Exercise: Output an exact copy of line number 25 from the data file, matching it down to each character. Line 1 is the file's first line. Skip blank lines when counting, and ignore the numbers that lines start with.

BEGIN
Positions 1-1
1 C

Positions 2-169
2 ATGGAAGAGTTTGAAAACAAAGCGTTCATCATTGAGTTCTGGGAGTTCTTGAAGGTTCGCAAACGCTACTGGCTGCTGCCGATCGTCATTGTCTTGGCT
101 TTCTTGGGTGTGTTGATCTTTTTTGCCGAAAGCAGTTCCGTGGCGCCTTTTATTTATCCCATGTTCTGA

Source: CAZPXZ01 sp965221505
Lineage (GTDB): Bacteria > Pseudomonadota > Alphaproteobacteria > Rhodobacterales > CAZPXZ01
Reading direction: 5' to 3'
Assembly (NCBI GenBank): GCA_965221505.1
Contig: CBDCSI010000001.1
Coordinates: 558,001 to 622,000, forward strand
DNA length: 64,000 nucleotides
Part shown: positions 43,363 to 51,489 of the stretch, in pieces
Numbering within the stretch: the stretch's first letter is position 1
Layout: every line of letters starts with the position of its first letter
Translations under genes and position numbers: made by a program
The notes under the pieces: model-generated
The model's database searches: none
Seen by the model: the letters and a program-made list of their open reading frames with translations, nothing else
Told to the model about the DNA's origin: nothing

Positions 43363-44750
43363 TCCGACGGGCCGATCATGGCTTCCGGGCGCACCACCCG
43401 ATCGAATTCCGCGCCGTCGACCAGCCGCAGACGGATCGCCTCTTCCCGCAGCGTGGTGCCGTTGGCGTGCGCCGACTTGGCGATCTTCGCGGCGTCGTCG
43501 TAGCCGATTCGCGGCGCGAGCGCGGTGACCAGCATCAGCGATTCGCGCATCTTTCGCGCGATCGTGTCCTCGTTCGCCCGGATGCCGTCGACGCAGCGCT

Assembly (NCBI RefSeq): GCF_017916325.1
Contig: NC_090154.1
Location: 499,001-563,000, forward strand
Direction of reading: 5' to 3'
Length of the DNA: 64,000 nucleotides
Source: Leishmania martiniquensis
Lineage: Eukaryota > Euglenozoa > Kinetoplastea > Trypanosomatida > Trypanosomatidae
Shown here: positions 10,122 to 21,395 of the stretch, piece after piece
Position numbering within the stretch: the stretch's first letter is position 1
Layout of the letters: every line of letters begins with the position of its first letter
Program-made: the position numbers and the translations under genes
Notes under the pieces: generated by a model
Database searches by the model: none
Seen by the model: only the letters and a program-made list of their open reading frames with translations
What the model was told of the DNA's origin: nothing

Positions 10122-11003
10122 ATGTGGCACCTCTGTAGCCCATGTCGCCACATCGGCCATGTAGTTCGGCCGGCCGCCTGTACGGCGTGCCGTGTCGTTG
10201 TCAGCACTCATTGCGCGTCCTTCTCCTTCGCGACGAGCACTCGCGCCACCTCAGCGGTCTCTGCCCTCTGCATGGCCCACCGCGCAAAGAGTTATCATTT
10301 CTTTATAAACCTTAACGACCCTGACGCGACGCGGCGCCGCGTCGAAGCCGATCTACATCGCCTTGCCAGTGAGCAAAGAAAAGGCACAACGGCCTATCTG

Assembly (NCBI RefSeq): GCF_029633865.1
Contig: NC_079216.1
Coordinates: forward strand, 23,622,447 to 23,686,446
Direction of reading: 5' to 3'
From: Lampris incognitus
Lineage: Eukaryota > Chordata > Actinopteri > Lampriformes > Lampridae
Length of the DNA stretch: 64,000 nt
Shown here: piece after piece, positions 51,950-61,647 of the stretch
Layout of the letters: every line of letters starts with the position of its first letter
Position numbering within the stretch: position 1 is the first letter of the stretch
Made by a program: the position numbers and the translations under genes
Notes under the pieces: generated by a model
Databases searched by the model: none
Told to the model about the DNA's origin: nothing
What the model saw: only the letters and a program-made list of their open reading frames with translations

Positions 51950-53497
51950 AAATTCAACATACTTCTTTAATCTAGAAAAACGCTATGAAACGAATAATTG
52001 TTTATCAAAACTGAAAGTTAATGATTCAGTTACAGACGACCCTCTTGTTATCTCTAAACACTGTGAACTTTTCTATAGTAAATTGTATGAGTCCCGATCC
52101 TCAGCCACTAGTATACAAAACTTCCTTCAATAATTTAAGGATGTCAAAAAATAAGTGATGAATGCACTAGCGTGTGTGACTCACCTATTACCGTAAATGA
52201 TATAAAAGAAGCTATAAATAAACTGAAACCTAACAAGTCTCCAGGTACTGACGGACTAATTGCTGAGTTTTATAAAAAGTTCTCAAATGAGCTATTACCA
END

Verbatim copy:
Assembly (NCBI RefSeq): GCF_017916325.1